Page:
Prospects for China-US Space Collaboration Heightened by Chang’e 6 Mission


China’s Chang’e 6 mission has successfully returned lunar samples from the far side of the moon, an unprecedented achievement that has prompted experts to reconsider the United States’ stance on excluding China from space projects. The lunar samples are expected to provide vital insights into the origins of the solar system and the potential utilisation of lunar resources. This could open up opportunities for collaboration between the US and China, particularly in the advancement of artificial intelligence technologies, according to Sinotalks, a Silicon Valley-based think tank.

Before the Chang’e 6 mission, China released the world’s first high-definition lunar geologic atlas to aid in the identification of potential sites for a lunar station. The knowledge gained from the samples returned by Chang’e 6 will further enrich this atlas, bringing the establishment of a lunar station closer to reality.

The creation of a lunar station could allow for more effective studies on the moon’s resources and evolution, potentially leading to the unearthing of new lunar resources that could be used in the development of powerful AI hardware. Additionally, innovative AI applications could be tested at the lunar station under conditions not available on Earth.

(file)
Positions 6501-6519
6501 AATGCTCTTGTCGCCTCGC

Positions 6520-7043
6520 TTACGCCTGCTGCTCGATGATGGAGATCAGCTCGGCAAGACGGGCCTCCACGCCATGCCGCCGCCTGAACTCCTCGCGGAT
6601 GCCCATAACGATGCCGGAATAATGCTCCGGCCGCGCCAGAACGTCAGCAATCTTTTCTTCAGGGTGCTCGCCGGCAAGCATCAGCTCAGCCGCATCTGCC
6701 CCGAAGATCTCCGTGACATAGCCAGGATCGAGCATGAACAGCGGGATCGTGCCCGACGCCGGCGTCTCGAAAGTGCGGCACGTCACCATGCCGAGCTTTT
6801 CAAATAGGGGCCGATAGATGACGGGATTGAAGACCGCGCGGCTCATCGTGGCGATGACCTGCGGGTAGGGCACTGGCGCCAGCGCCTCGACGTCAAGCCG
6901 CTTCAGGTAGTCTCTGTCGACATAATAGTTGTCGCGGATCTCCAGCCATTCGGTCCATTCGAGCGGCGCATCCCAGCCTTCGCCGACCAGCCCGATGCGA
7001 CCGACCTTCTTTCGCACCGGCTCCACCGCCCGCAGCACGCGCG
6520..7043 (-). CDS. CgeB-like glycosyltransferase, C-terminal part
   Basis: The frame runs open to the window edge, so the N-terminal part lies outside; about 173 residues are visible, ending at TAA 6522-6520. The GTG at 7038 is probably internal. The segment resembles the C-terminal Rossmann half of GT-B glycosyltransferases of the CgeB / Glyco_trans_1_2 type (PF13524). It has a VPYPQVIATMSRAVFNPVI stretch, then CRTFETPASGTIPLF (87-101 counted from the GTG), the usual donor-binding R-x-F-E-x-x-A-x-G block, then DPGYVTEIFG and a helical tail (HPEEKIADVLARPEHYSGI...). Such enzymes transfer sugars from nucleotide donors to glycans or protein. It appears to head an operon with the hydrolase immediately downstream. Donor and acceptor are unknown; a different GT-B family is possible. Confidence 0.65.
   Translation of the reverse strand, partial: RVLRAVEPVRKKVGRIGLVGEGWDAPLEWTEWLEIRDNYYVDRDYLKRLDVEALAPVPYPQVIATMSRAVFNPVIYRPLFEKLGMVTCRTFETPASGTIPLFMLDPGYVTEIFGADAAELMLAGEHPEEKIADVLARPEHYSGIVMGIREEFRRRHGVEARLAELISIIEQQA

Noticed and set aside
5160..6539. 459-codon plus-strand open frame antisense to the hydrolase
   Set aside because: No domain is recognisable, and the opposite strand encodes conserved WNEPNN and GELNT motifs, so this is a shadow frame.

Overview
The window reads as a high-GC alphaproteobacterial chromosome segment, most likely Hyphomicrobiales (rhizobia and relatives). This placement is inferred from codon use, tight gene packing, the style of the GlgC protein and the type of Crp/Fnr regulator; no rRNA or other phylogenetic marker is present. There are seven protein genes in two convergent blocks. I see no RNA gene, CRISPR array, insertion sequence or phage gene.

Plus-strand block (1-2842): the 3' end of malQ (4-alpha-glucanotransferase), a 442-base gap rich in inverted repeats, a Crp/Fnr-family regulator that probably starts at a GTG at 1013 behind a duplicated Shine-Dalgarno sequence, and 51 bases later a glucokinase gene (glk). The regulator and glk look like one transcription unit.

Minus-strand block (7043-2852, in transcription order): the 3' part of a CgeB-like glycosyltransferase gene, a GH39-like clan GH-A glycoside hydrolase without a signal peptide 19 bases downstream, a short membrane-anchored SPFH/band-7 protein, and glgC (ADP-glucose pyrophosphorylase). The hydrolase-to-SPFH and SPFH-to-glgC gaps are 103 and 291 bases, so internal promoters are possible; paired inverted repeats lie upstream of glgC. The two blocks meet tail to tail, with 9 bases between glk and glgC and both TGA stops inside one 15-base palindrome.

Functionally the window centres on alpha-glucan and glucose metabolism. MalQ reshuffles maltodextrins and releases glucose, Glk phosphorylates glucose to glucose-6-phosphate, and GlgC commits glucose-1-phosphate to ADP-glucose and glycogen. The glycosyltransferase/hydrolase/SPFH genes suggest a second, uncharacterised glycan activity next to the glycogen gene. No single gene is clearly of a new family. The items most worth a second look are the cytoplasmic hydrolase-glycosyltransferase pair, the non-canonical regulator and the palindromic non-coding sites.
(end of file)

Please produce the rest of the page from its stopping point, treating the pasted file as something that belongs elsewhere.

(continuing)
Despite the potential for cooperation, ongoing tensions between the two nations pose a significant obstacle. Since 2011, the US has excluded China from NASA projects and has increased restrictions to limit China’s access to US-developed technologies. However, Sinotalks argues that this approach may be counterproductive as it also prevents US participation in China’s space missions.

US scientists have missed out on opportunities for moon-related research due to these restrictions, unlike their counterparts from France, Italy, and Sweden who have participated in research supported by the Chang’e 6 mission. Sinotalks has questioned the effectiveness of these restrictions in hindering China’s AI development, considering China’s continued progress in space exploration.

The lunar samples brought back by the Chang’e 6 mission are 1 billion years older than those returned by the US and former Soviet Union, presenting China with an opportunity to extend an olive branch to the US by inviting its scientists to study the new samples. This could potentially usher in a new era of “moon diplomacy”, fostering international cooperation in space exploration.



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